Have you ever wondered how to motivate employees? If you’re new to the management game, you’ll quickly find that offering cash or setting hard deadlines doesn’t foster long-term, genuine employee motivation.
Most of the time, it doesn’t even boost employee performance. So what does?
We’re happy to tell you that we’ve found the answer. If you’re like the millions of other leaders who find themselves wondering how to motivate employees, here’s your four-part formula.
Feeling valued has consistently been one of the top drivers of employee engagement. Meaning, when employees feel appreciated, they’re more likely to put forth discretionary effort (or go the extra mile) for their organization. But don’t take research’s word for it. Just ask employees.
Roughly 90 percent of employees said they’re motivated by positive feedback; and 69 percent said they’d work harder if they felt their efforts were better recognized. Want employees to work hard and stay motivated? You betta’ recognize.
Studies show, people who set goals are often more successful than those who don’t. A study conducted by a Harvard MBA program analyzed the success of three student groups:
You can’t argue with results. When it comes to individual success and motivation, goals are crucial. Goal setting shows employees where they want to go; goal tracking keeps them motivated on the way there.
We know that motivated employees crave feedback in order to learn, grow, and succeed. But when it comes to feedback on performance, organizations still aren’t giving employees what they need in order to stay engaged and motivated.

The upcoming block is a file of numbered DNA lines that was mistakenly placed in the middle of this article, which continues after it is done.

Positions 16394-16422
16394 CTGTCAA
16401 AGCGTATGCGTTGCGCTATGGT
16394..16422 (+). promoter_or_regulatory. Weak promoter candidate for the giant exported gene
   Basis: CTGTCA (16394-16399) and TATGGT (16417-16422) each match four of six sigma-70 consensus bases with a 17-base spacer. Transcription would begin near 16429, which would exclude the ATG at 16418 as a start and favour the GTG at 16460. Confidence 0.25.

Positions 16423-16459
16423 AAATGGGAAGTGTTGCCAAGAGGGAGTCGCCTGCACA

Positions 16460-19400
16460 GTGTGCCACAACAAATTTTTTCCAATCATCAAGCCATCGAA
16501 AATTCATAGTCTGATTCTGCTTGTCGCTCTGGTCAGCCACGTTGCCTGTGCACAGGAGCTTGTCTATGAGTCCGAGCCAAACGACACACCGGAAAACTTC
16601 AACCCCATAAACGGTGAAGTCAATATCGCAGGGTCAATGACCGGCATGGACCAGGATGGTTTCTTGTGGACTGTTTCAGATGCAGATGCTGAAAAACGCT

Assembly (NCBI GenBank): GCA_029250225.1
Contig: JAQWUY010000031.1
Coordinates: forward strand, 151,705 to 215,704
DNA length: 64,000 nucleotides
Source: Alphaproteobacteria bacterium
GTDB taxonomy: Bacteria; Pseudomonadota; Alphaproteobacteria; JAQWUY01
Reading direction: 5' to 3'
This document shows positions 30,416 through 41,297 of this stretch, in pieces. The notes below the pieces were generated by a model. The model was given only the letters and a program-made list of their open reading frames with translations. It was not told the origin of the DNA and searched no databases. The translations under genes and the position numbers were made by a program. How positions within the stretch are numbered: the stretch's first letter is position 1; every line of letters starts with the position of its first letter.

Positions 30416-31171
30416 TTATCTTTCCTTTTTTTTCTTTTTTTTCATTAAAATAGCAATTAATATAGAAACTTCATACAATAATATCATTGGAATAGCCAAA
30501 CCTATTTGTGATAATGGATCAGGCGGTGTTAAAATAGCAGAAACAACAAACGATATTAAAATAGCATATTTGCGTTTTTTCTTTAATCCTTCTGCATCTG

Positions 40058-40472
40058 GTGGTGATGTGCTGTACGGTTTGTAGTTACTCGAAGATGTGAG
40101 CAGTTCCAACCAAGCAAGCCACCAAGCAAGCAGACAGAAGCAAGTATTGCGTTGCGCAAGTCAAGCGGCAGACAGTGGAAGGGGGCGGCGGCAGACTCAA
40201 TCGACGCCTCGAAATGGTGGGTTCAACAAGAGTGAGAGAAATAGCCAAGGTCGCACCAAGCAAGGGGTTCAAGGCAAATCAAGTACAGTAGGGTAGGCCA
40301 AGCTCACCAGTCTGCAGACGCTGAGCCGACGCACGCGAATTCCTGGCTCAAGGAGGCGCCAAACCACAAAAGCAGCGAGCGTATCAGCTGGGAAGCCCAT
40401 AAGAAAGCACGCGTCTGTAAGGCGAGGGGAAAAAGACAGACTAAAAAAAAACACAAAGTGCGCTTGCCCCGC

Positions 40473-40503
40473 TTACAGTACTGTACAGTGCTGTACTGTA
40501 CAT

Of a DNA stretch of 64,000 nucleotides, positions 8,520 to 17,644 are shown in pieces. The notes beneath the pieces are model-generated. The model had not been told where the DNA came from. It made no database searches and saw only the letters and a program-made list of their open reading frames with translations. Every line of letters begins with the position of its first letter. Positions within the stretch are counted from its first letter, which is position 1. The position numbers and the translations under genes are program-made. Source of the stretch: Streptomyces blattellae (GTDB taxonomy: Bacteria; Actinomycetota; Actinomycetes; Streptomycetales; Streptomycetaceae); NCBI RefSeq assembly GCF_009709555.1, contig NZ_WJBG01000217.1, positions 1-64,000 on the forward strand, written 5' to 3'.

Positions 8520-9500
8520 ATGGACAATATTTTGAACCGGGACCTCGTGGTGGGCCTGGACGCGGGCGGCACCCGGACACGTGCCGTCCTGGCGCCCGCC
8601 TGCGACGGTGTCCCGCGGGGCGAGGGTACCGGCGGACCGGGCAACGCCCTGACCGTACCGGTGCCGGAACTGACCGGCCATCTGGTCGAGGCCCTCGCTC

Empower employees to receive feedback from peers and leaders; stimulate employee learning, growth, and development; boost engagement, motivation, and performance. Win-win-win.
More and more organizations are replacing archaic annual performance reviews with a much more motivating solution – manager-employee one-on-one conversations. In fact, one-on-one meetings are highly engaged organizations number one method of communication, ranking above emails from leadership and all-company meetings.
More than 85 percent of highly engaged organizations said their managers and employees had one-on-ones, compared to just half of disengaged organizations. It’s no surprise to us that engaged organizations are implementing practices that encourage frequent performance conversations. Want motivated employees? Follow suit.
In our experience, this is the formula to boost employee performance motivation. But the formula works so much better when you have the right tools. Learn more about The Business Case for Modern Performance Management.